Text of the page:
As a fan of Ayn Rand and her book Atlas Shrugged, I am continually trolling the web for new and interesting reads about her work. It’s here that the new release “Radical For Capitalism: An Introduction to the Political Thought of Ayn Rand” by William R Thomas popped up on my radar screen.
Thomas is the Director of Programs at The Atlas Society, a non-profit organization that through Rand’s work promotes open Objectivism: the philosophy of reason, achievement, individualism and freedom. He is the main contributor to the best-selling book Myths About Ayn Rand, and has published essays on political, ethical and epistemological topics. He has also spoken in various parts of the world on the theory of individual rights as well as Ayn Rand’s philosophy of objectivism.
I recently had the opportunity to interview Thomas on a short list of topics of interest to liberty-minded individuals. Here are a few of his thoughts:
On Why He Wrote Radical For Capitalism
It was originally written for a large compilation of writings called The History of American Political Thought. This book essay is primarily written for a reader who is not familiar with Ayn Rand or Libertarian thought.
And The Book’s Title
The title is a reflection of how Rand described herself. Yes, she believed in laissez-faire and a free society, but Rand was at the same time very thoughtful of the cultural and philosophical underpinnings that all of this required.
On Capitalism And Rand’s Relevance To Modern Times
I wanted this book to appeal to contemporary readers and say to them that there are certain fundamental values that they really ought to have on their radar and to consider. My goal was to write this in an academically respectable way, without sounding like a raving nut from some fringe group. In terms of its applicability to modern times, I hope that readers come away with a recognition that the left/right political dichotomy doesn’t make sense; that the cultural ideas underlying those two sides are disjointed.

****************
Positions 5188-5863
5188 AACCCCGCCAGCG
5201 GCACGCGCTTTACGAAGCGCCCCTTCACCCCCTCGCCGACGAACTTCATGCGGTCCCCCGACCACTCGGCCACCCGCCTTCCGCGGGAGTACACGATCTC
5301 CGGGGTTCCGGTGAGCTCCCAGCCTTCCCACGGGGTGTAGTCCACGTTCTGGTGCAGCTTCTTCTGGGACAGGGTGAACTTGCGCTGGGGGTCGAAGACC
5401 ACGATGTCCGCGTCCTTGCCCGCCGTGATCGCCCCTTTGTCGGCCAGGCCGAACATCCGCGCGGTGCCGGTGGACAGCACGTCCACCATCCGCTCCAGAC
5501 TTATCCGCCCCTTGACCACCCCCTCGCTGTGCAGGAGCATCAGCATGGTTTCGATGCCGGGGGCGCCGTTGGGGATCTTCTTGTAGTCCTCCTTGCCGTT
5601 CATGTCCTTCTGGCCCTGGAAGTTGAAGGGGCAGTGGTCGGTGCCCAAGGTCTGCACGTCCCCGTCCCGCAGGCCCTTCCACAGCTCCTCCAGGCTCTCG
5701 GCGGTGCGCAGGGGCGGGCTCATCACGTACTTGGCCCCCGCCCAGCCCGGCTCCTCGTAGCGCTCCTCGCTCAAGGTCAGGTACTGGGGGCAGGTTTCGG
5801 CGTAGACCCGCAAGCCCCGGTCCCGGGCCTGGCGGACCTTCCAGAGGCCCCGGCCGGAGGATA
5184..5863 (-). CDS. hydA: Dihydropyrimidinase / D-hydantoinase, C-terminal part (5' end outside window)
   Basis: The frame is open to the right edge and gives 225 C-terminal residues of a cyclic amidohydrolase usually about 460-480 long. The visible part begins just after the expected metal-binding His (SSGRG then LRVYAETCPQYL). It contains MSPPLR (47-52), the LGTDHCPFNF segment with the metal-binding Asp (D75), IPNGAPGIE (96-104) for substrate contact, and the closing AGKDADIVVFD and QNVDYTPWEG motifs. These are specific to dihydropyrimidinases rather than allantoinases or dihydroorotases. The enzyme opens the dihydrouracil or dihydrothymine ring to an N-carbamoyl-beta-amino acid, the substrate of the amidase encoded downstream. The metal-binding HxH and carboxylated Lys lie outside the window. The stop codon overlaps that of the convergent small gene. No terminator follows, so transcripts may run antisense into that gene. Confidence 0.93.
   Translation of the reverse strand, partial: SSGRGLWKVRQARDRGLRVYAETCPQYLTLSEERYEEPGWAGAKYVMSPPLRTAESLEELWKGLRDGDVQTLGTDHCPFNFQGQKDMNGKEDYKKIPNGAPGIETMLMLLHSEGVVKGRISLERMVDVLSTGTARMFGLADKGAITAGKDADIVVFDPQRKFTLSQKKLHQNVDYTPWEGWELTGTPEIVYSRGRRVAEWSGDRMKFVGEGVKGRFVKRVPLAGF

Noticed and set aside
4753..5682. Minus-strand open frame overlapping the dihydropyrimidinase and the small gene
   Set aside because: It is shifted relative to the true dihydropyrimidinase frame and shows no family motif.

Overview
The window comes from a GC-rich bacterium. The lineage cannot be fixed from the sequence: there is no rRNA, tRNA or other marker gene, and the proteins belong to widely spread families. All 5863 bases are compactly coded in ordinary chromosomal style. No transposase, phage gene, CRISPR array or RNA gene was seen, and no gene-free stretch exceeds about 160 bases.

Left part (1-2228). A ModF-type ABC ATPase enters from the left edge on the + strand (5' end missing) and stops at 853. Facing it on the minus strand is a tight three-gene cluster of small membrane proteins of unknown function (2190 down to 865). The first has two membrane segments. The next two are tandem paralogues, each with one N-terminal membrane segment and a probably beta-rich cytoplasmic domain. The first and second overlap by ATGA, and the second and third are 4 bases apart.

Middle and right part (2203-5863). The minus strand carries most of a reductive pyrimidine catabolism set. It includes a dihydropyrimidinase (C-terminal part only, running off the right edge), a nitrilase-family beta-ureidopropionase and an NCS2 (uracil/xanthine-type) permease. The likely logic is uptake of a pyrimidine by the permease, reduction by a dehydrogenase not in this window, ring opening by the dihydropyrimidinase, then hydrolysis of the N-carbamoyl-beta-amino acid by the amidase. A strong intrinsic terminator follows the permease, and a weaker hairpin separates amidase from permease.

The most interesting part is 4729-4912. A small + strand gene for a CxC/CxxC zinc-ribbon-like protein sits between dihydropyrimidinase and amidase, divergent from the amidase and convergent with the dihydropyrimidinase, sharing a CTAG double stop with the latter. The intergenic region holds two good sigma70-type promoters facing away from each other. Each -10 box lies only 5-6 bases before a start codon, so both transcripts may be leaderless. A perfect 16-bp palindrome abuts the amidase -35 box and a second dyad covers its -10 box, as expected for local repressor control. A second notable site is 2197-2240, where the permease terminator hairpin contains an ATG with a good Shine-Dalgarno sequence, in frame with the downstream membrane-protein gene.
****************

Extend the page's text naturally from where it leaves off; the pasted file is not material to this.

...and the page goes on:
On Rand’s Controversial Philosophies Regarding Individualism
Rand believed that it is the individual who matters. In other words, YOU ARE WHAT MATTERS….. Your life is to make of it what you will. Anyone who tells you that whatever your background is determines you; anyone who says that you’re defined by some trait you had nothing to do with, now that’s injustice. Martin Luther King believed that people should be judged by the content of their character. Ayn Rand dreamed of the same thing.
On Supreme Court Justice Clarence Thomas And His Love For Rand’s Work
I have a very positive view of Justice Clarence Thomas and his principled jurisprudence. Many criticize him as simple-minded, but he’s not. He’s just principled. Sadly, Justice Thomas has been slandered and attacked because he was identified as a black conservative. The left just went after him tooth and nail, but I think he’s done a nice job on the Supreme Court. He’s been sort of a quiet voice for reason. That’s been really positive.
On How Rand Defined Capitalism and Selfishness
For Rand, “capitalism” was defined as a “free market economy.” Rand spent her life trying to rescue capitalism and the free market from it’s attackers. She had a rhetorical tendency to try and grab a term that a lot of people took as negative and, if she thought its real meaning was positive, she would take that term and use it to beat her opponents. She did that with selfishness too. Her book The Virtue of Selfishness was very controversial for that reason. She knew her readers would look at the word “selfishness” and immediately cast it as an oxymoron. Her view was that “selfishness” meant a concern for one’s own interests, pure and simple.
Rand thought that big productive businesses and industrialists, the kind lionized in Atlas Shrugged, were being attacked as inherently corrupt and evil. When Rand said that she was for capitalism, she meant that she was for industry. She championed world-changing creations. Apple Computer is a modern day example of this capitalistic spirit.
On Radical For Capitalism’s Value For Innovators and Young Creators
After reading this book, I sincerely hope that innovators and creators will recognize that they don’t have to apologize for creating something and that they are not robbing anybody. They shouldn’t be ashamed of their productive achievements and their desire to make money; for this is an honorable and a great thing. They should be principled in defending their acts and the effort that was required to achieve them.
Michael Scott is a liberty-minded blogger located in Denver, Colorado. More on the book Radicals For Capitalism can be found on Amazon